Speaking of taking photos of fishermen, that’s exactly what I did later on this morning. A family of fishermen (or fisherpeople?) noticed me an asked if I could take their picture. Normally folks just hand me a cell phone but this time they asked if I’d do it with my own camera. So I did and ended up sending it to them later. They liked it so much they use it for their Facebook profile.
Speaking of Facebook, did you know you can follow me on Facebook? Go on over here and say hello: https://www.facebook.com/JustEnoughFocus . While you’re doing that I’m going to take a break from Facebook and go take more fisherman pictures.
This is a long exposure I took while walking under a bridge in Central Amsterdam. The hanging vertical lights and their reflections created an eerie effect. It’s a public space that’s transformed into a surreal display of light, reflection and color by night. Just one of many surprises I found while walking around the city of Amsterdam.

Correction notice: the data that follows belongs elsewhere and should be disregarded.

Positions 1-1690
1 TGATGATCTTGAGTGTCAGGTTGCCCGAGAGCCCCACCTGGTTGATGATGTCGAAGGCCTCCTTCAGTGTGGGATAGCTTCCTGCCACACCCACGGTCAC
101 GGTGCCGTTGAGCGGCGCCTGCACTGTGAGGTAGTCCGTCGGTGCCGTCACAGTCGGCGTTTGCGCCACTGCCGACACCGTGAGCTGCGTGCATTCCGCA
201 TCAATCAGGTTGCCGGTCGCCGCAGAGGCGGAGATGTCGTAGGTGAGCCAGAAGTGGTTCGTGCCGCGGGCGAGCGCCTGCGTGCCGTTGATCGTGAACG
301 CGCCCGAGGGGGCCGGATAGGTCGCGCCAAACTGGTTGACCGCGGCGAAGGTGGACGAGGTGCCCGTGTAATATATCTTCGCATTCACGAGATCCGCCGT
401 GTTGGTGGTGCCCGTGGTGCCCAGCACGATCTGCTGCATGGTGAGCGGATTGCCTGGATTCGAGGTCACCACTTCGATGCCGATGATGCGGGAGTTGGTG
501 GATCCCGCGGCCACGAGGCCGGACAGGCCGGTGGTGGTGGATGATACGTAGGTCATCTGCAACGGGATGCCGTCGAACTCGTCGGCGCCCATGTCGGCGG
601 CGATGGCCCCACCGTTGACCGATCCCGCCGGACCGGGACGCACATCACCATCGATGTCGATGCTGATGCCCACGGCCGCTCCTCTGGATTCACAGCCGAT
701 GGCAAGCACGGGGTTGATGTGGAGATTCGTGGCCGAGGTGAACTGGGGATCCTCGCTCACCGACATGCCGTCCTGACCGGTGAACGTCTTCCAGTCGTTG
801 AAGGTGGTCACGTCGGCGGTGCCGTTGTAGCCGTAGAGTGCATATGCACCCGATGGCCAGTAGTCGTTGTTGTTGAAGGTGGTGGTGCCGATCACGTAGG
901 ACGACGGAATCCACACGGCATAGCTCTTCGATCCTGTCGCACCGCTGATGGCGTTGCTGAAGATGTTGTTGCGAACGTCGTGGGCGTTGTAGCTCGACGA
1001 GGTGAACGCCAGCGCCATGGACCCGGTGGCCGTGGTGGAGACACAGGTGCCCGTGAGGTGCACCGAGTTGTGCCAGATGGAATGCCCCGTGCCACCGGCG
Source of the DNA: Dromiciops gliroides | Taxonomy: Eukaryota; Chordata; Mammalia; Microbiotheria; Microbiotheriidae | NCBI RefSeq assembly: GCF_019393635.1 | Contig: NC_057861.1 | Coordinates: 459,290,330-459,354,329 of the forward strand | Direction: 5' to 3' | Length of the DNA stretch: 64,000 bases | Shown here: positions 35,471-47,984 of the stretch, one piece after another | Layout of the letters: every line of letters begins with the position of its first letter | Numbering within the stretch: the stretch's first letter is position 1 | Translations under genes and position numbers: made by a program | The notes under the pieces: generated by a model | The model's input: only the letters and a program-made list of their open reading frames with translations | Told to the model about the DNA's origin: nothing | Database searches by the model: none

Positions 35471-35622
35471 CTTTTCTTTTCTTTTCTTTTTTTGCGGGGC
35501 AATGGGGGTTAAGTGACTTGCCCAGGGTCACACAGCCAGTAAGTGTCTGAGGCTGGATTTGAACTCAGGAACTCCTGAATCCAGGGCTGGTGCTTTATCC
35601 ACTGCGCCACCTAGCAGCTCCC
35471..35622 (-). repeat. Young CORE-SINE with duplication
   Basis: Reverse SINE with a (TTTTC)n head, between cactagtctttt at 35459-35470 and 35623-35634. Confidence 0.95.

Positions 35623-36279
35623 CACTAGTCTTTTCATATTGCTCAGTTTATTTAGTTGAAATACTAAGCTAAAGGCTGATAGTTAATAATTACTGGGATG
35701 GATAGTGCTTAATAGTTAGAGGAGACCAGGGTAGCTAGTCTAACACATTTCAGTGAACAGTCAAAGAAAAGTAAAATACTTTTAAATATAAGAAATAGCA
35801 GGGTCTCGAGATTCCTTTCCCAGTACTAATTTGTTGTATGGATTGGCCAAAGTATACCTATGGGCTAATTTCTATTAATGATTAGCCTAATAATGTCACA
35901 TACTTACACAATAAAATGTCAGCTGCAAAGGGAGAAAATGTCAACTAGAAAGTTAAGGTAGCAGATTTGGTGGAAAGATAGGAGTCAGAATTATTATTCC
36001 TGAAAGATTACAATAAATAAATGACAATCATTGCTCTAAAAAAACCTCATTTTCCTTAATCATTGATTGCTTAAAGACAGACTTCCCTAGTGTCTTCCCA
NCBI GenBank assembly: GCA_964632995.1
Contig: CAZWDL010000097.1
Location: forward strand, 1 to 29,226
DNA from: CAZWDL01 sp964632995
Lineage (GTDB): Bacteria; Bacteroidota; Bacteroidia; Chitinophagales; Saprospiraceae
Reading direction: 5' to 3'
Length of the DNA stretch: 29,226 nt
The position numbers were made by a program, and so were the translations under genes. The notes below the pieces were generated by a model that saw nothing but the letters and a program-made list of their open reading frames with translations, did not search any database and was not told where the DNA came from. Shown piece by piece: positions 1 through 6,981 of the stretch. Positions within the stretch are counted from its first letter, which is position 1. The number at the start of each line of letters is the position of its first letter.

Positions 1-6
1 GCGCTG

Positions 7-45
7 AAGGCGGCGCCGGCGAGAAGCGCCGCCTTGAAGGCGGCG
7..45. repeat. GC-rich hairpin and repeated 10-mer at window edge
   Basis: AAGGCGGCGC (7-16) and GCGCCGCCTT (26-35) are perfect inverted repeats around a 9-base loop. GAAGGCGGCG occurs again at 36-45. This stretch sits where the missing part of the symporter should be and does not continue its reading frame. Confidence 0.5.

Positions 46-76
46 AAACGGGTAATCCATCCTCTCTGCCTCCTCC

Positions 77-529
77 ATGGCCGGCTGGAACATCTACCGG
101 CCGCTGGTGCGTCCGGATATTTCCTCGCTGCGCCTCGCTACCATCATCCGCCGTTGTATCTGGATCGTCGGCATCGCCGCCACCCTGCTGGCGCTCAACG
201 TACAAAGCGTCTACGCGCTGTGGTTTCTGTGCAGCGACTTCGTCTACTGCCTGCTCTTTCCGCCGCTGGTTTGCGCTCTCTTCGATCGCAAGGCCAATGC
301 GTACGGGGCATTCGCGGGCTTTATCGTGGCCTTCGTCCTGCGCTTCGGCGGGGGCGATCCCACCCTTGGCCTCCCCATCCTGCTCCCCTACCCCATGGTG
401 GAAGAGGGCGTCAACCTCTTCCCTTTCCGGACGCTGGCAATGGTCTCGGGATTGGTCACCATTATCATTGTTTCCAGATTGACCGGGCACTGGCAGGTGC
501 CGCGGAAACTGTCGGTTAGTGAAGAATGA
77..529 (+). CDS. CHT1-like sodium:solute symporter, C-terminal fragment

I spent a lot of time along the canals at night. It seemed perfectly safe, save for the odd solicitations in a certain quarter not to be mentioned; but that’s another story for another day. No matter where I turned there were lights reflected on the water. If you’ve followed me you know that’s too much for me to resists; the lights that is.
I stood at this spot for a while taking pictures. Every now and then this space was filled with the rumble of trains passing overhead. I passed this same spot in a canal boat tour earlier in the day and it didn’t look anything like this. I would never have guessed it could be transformed like this at night.
The reason I came to Amsterdam is that I had some photos being shown in a Museum in Harderwijk at an event sponsored by BTP and Rinus Bakker. My plan is to come back for the next showing and spend a little more time exploring places like this. Until then I’ll have to be content with my memories and photos.
This is an example of looking in the other direction during a sunset. The warm light and color in the clouds can be just as valid an image as the sunset itself. These are the Sutro Baths which are at the north end of Ocean Beach in San Francisco. I took this from the Cliff House Bistro where you can eat with a view of the Pacific. I stepped outside to take a few pics of the sunset and then turned my camera north to capture this.